Like most parents, Andrea Thompson works hard to make sure her toddler eats nutritious foods.

The Toronto mother has been a vegan for four years and thinks carefully about the food she gives her two-year-old daughter, Everest Frenke. Sometimes she adds flax oil, peanut butter or hemp seeds to soy milk to ensure her daughter is getting important nutrients. 

"The soy milk I give her is fortified," Thompson said. "She doesn't drink it very often, mostly in her cereal or her oatmeal."

Recognizing that more families are reaching for alternative milks such as soy, almond or rice over traditional cow's milk, researchers in Toronto set out to see if it has an impact on growth — an indicator of optimal nutrition. 

The team at St. Michael's Hospital turned to their ongoing study of about 5,000 children aged two to six who were recruited from primary-care practices in the city.

The kids' heights and weights were measured and blood samples taken. Participating parents were surveyed about their child's diet to see if cow's milk offered a growth advantage over non-cow's milk.

Among the children in the study, 13 per cent drank non-cow's milk, including goat's milk and plant-based alternatives. The others drank cow's milk daily.

The researchers found that on average, a three-year-old having three cups of cow's milk a day grew 1.5 centimetres taller than a similar child consuming the same amount of alternative milk.  

The study's lead author, pediatrician Jonathon Maguire, and his co-authors reported the findings in Wednesday's issue of the American Journal of Clinical Nutrition.

Difference 'not tiny'

"When you are only 2.5 feet high and you are that different it is a fairly sizable difference," Maguire said. "How that plays out over childhood, what difference that makes to adult height, is not clear at the present time, but the difference at three years of age is detectable and not tiny."

What's driving the height difference? The investigators speculate that factors like certain proteins in cow's milk may contribute to height, based on other studies.

'It is a little bit unusual that the same standard isn't applied to the other alternative milks but they are marketed as being similar to cow's milk.'
- Dr. Jonathon Maguire

For instance, two cups of cow's milk contains 16 grams of protein, which meets 100 per cent of the daily protein requirement for a three-year-old child, the researchers said. Two cups of almond milk beverage typically contains four grams of protein, which is only 25 per cent of the daily protein requirement for a three-year-old.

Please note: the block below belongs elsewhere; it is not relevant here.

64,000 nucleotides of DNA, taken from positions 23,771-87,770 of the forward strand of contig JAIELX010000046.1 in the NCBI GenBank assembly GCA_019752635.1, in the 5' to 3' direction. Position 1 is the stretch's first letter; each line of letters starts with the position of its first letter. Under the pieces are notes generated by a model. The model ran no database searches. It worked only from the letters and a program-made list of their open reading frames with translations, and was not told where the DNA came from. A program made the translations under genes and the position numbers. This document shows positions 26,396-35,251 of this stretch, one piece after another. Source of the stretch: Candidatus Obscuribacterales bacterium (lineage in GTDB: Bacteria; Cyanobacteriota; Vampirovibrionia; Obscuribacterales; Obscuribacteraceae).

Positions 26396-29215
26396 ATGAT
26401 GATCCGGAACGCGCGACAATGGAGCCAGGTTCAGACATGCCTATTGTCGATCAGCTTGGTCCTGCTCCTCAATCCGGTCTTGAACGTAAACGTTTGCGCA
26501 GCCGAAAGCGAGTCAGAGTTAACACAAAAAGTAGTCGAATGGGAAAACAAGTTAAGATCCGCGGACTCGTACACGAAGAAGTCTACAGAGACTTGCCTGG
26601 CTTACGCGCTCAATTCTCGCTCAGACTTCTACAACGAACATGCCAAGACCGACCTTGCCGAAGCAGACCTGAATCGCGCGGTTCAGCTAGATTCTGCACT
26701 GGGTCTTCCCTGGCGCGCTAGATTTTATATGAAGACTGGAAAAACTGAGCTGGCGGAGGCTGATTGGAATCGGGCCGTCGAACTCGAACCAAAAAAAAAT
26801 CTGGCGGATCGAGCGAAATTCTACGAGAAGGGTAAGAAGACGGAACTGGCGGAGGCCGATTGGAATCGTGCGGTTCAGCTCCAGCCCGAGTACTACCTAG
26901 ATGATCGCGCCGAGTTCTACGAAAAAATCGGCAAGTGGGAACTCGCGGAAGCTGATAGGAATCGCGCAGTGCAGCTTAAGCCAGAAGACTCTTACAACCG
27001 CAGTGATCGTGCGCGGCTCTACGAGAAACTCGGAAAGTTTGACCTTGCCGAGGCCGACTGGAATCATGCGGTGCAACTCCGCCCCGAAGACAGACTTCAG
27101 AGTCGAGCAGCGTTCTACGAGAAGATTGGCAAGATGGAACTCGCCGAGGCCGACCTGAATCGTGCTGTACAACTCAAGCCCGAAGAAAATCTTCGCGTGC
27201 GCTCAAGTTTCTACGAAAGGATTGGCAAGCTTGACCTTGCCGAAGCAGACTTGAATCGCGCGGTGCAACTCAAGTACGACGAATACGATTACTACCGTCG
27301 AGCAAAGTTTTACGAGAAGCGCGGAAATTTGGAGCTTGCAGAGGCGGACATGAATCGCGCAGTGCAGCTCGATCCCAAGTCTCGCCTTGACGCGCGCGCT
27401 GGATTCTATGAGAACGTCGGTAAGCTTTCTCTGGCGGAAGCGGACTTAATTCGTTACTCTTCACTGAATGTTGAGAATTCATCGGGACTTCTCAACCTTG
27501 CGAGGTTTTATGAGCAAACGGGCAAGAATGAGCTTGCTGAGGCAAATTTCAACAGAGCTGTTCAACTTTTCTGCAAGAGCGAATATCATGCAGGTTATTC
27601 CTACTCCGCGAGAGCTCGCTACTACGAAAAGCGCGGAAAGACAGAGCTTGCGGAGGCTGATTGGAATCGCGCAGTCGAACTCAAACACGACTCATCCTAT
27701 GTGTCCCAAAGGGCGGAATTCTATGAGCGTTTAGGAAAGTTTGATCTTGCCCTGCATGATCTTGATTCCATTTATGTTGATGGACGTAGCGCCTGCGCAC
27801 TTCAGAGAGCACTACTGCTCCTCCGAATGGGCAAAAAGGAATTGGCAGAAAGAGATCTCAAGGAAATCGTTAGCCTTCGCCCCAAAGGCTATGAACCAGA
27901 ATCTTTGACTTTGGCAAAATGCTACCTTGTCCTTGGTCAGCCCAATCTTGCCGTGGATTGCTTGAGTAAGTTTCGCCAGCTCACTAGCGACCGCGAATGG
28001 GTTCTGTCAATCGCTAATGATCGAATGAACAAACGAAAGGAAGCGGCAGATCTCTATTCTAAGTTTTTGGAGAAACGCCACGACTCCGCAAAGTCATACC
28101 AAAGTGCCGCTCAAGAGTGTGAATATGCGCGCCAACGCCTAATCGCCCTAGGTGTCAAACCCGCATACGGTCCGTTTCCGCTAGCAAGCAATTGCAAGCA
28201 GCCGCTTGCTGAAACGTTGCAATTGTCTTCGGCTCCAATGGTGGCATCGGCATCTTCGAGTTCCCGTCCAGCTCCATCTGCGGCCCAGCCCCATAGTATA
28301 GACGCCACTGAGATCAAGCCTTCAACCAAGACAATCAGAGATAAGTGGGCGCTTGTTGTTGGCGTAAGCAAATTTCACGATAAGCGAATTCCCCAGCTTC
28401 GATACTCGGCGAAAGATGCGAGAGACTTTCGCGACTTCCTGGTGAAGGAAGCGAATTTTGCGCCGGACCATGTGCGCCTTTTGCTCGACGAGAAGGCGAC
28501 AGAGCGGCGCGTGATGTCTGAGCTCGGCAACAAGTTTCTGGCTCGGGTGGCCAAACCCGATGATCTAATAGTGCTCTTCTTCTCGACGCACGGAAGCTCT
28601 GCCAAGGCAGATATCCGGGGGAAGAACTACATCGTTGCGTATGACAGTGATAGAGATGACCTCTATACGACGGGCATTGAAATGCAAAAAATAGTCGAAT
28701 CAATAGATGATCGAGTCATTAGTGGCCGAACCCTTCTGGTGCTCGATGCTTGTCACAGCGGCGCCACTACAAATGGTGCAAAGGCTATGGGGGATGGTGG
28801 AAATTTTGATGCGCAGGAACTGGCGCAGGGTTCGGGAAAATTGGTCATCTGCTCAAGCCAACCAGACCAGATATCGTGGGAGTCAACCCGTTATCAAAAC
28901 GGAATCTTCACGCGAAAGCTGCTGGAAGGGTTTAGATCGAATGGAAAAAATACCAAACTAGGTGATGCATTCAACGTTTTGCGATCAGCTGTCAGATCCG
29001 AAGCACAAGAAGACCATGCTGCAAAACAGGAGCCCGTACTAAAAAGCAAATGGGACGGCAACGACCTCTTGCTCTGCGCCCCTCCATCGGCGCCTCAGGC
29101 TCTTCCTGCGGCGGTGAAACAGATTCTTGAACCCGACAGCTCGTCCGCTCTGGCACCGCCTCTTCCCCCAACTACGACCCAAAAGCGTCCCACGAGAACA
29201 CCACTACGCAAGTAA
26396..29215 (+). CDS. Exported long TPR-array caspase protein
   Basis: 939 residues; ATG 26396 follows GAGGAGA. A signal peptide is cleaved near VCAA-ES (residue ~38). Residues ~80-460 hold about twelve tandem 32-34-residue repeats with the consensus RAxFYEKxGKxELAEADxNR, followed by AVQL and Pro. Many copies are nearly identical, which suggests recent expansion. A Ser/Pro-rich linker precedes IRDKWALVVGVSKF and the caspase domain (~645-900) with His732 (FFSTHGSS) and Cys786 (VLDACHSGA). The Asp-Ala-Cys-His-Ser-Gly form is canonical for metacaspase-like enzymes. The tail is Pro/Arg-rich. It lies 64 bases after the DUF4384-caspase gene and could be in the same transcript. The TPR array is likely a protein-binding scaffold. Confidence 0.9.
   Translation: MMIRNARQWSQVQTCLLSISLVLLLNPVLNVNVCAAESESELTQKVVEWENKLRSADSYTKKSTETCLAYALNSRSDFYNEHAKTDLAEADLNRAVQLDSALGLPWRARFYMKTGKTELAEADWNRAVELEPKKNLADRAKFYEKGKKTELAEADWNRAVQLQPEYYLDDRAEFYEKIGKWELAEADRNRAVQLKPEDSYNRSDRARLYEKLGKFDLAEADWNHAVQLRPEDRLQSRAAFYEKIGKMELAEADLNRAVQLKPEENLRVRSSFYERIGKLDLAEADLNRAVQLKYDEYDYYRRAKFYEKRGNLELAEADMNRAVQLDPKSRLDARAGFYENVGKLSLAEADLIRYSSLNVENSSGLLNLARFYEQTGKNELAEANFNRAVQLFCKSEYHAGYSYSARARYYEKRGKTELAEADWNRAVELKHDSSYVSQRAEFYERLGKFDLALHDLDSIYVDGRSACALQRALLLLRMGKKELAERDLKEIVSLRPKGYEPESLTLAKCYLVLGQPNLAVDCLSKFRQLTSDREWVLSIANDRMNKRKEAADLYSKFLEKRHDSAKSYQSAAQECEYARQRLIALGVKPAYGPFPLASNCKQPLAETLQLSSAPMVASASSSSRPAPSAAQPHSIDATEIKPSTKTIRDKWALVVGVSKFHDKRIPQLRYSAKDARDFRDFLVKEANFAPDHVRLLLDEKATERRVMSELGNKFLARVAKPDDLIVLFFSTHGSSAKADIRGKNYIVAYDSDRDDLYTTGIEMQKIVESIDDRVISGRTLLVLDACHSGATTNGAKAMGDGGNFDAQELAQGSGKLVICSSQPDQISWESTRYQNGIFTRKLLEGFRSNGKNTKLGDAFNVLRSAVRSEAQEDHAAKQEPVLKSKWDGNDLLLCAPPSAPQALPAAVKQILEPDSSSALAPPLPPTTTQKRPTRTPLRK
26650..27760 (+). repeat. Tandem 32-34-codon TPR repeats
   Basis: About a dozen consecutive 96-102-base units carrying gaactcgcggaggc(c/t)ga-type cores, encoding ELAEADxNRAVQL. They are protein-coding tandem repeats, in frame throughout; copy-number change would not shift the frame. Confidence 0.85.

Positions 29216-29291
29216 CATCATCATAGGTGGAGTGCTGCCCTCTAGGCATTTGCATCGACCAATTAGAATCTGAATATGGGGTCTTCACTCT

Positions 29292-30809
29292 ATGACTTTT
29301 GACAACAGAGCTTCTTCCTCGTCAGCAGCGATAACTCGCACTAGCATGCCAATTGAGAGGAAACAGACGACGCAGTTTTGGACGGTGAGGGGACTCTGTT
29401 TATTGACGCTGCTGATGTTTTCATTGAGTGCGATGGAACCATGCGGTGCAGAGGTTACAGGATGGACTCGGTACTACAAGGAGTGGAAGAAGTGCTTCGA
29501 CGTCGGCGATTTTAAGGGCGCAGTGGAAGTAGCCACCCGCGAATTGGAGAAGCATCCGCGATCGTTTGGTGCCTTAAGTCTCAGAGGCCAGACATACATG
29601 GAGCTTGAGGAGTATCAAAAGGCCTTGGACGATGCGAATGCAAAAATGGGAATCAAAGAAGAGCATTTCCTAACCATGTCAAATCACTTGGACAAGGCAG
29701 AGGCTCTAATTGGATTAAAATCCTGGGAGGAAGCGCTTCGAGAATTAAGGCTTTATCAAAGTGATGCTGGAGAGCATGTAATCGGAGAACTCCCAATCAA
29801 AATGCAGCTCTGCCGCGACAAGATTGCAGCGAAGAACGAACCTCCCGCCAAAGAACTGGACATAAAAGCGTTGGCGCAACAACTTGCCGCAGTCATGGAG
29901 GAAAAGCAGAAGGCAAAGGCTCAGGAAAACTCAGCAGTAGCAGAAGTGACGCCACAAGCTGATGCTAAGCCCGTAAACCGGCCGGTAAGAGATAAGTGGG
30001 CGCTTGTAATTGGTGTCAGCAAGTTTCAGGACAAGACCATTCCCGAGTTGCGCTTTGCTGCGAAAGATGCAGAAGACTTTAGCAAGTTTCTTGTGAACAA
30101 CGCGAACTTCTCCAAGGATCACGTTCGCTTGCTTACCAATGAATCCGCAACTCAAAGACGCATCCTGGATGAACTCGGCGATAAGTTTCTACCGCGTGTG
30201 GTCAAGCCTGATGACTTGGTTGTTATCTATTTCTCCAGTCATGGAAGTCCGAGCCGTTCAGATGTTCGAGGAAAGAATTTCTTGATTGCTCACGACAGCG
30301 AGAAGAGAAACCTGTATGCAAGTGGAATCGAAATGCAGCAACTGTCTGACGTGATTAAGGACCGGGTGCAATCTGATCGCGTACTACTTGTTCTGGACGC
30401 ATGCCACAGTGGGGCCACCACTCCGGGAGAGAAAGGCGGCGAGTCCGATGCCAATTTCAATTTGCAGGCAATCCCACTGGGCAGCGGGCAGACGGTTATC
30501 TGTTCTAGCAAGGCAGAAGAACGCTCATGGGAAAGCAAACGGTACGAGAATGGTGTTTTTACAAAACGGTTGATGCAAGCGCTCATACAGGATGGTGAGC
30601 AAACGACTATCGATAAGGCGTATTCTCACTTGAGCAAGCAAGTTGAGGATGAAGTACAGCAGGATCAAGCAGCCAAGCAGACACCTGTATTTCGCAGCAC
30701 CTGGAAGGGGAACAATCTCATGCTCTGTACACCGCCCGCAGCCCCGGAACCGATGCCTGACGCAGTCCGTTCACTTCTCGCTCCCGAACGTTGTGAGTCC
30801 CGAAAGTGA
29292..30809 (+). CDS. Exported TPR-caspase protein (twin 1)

Researchers can't fully explain the apparent height difference and what could be contributing to it. When they factored in age, sex, ethnicity, neighbourhood income and maternal height, the results did not change. 

In Canada, the nutritional content of cow's milk is standardized but non-cow's milk isn't, the researchers noted.

Almond and soy milk

In Canada, the nutritional content of milk is standardized but non-cow's milk isn't. (Melanie Glanz/CBC)

"I think the whole reason to standardize was to protect children and provide adequate nutrients," Maguire said. "It is a little bit unusual that the same standard isn't applied to the other alternative milks but they are marketed as being similar to cow's milk."

What's driving family's choices

The takeaway is that there's just an association between drinking non-cow's milk and height, but you can't say it makes you shorter, said Dr. Peter Nieman, a community pediatrician in Calgary who was not involved in the study. 

The number of children drinking non-cow's milk has been growing steadily over the past 10 years. In Nieman's practice, more families are avoiding dairy, more for medical reasons than social or environmental ones, although he says that's a growing segment. 

When talking to families, Nieman said it's important to know what's driving their decision.

"If they tell me they did it for environmental reasons, maybe they're vegan, I would have to respect that and work with them and help them follow a lifestyle that is healthy and that is safe," Nieman said.

'I can't tell you what to do, but because the neighbour is doing it or because more people and more people are doing it doesn't make it right necessarily.' - Dr. Peter Nieman

"If it's just something that's a fad because the neighbour's doing it, then I think you can work with those people and explain," he added.

"I can't tell you what to do, but because the neighbour is doing it or because more people and more people are doing it doesn't make it right necessarily."

Nieman said the findings stimulate conversation but more, longer-term information is also needed. 

For her part, Thompson is conscious about giving her daughter foods rich in protein and other nutrients, such as hummus, nut butters, tofu and tempe.

"I converse with many vegan parents," Thompson said. "We know that really store-bought almond milk is advertised as a diet food, low calorie, low fat. It is not a toddler food."

Thompson thinks much more research is needed before saying there's a true causal link between drinking alternative milks and shorter height.

The study was funded by the Canadian Institutes for Health Research and the St. Michael's Hospital Foundation.

With files from CBC's Christine Birak and Melanie Glanz